• This point system may also result in a nationality bias, which will be translated into a systematic exclusion of immigrants from countries with lower levels of human capital. The diversity component, which has been an important part of the U.S. immigration system for more than twenty years, will—under this bill—be terminated for good. The 5 points that applicants can earn if they come from countries with low levels of migration to the U.S. do not seem to be sufficient to undo the structural barriers that prevent applicants from earning points under the other categories.

Who is at a disadvantage under the point system?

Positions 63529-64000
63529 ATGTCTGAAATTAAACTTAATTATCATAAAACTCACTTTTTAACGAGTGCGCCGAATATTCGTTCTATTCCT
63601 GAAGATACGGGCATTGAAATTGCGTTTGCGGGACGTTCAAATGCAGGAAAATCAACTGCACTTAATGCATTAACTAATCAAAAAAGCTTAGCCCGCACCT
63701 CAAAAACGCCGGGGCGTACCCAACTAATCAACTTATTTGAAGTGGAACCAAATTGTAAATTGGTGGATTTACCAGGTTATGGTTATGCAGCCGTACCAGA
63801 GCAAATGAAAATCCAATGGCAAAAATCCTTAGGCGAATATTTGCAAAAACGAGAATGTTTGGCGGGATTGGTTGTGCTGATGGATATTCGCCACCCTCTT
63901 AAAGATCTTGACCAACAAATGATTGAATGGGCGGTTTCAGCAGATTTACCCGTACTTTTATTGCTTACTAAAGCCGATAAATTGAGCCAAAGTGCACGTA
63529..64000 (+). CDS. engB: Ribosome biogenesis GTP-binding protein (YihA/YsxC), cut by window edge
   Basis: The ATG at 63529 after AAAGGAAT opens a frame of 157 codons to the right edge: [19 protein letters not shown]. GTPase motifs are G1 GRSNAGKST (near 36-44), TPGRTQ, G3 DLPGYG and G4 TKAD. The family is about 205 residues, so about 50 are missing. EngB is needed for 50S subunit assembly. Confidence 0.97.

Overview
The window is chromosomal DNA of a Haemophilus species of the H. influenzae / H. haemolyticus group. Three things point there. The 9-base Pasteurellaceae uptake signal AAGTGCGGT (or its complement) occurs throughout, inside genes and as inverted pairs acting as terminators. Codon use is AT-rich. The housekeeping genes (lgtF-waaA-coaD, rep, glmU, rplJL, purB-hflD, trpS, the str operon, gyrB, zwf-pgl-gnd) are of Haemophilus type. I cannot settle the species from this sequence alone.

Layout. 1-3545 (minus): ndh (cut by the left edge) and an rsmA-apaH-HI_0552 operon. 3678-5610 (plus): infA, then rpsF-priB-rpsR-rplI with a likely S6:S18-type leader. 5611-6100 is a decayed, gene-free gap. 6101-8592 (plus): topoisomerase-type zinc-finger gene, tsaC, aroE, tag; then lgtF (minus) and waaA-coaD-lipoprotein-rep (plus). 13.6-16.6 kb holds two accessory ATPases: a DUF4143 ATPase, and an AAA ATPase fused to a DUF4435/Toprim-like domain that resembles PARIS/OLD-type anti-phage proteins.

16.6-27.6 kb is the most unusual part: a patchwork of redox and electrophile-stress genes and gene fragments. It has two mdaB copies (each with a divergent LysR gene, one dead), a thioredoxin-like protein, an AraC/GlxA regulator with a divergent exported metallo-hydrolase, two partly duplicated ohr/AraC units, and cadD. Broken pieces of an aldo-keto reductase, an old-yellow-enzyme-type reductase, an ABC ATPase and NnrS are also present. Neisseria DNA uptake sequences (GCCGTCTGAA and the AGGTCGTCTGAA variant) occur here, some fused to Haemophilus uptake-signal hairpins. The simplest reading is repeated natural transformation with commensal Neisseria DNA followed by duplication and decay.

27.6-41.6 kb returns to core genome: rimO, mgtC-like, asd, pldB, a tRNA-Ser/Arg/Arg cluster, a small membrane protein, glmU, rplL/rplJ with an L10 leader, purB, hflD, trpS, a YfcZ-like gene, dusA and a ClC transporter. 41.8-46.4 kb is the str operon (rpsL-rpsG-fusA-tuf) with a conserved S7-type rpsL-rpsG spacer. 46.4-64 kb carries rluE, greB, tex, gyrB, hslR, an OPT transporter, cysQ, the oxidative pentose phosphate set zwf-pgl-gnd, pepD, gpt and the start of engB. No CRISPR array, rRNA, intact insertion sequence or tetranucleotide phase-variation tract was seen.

• There are clear signs that the new point system will put some categories of people at a disadvantage. Specifically, women, people who work in the informal economy (including those who do unpaid work), individuals with family ties to U.S. citizens with insufficient human-capital credentials, middle age and older adults, and applicants from less-developed countries can be counted among those groups.
  • Therefore, leaping into a new system that has not been studied or piloted is not sound policy-making. Instead, to the degree that politicians believe a point system is a necessary component of a “grand bargain” on immigration, it should be done in ways that do not undermine groups that are already disadvantaged by the current immigration system. The most feasible way to do this would be to create a pilot point system and over the trialperiod work to modify it until we find the right balance of characteristics and requirements.

Figure 3-1

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Published On: Mon, May 20, 2013 | Download File